"We had to upgrade the quality of our people and the quality of our business and build a fixed income and derivatives business from scratch in Japan. Our competitors said we would screw up our international expansion and in the process damage our UK franchise.

"In fact we have done better in gilts in the last six months than in the whole history of BZW," he says. "In capital markets the plan was to double last year's bottom line results and we have done 50 per cent better than that. We are way ahead of plan."

Diamond sees no reason why he cannot export the in-house talent in selling sterling bonds and translate it into selling deutschmark bonds and the like across Europe. "It would be good for us if the UK didn't enter the single currency because then we could continue to dominate the sterling bond business and move into euro issues as well," he says, grinning.

Diamond is a man who changes employers more than he changes jobs. This is his third opportunity to create an international fixed income business. First time round he did it at Morgan Stanley when he came to London to develop a European and Japanese bond business when these markets were deregulating and opening up to foreign competition.

Then in 1992 Credit Suisse First Boston approached him. "I was 39 and offered a seat on the board and the opportunity to develop their Asia business." Subsequently he ran the firm's entire fixed income and foreign exchange business from New York. But early in 1996, after a huge internal row over bonuses, a flood of top people left CSFB, Diamond among them.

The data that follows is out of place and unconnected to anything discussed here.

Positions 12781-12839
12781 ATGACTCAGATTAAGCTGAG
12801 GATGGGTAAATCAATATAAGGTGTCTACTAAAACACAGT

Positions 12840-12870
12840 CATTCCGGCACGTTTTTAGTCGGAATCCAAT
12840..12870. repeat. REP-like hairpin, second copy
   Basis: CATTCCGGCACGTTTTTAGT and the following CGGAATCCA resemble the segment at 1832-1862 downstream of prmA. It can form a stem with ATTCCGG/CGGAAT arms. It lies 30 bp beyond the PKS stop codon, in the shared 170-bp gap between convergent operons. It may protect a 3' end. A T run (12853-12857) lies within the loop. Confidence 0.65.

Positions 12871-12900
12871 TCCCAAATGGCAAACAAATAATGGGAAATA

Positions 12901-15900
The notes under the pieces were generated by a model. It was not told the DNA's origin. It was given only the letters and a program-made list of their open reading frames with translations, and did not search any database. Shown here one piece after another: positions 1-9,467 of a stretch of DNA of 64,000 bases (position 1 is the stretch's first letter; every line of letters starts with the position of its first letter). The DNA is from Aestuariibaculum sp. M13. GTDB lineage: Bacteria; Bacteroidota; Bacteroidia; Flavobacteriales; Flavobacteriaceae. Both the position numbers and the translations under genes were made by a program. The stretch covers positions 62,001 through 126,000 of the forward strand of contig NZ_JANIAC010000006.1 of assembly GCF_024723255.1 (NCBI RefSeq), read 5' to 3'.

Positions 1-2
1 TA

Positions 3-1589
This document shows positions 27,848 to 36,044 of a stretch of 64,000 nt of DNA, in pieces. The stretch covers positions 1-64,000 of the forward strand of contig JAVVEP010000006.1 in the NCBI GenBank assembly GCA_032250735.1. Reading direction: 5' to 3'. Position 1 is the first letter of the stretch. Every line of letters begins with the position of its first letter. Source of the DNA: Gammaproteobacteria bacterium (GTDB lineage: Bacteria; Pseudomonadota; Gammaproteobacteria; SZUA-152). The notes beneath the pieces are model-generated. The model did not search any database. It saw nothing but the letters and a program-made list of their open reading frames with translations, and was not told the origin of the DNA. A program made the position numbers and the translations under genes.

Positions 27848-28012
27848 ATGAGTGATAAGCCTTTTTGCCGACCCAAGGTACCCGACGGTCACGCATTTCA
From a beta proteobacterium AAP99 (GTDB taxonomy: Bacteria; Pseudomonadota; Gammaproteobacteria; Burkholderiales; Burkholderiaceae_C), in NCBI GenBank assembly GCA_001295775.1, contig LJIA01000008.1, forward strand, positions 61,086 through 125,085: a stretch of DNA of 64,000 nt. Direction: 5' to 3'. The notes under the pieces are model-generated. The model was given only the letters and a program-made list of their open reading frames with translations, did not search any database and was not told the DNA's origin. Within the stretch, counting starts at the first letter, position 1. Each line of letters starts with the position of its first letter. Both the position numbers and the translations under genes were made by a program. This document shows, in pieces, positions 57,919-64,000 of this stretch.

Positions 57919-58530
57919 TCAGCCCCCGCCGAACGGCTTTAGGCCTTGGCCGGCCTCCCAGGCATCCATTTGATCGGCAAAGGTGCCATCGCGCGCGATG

For the first time he was out of a job. He will not confirm that he left CSFB upset by a mere $8m (pounds 5m) bonus. But he does say: "I didn't need to work again."

Taylor's job offer brought Diamond back to London. "I found Taylor very impressive and I was excited by the terrific opportunities in Europe offered by monetary union," he says.

Diamond's restructuring of his part of the old BZW has been dramatic. Yet critics are not sure what there is to show for all this frenetic activity. "Bob is a very good manager and has introduced clear lines of reporting," says Ms Cornwall. "But what is less clear is how much difference he has made in building up business elsewhere apart from Tokyo. The gilts and sterling bond business was good before he joined."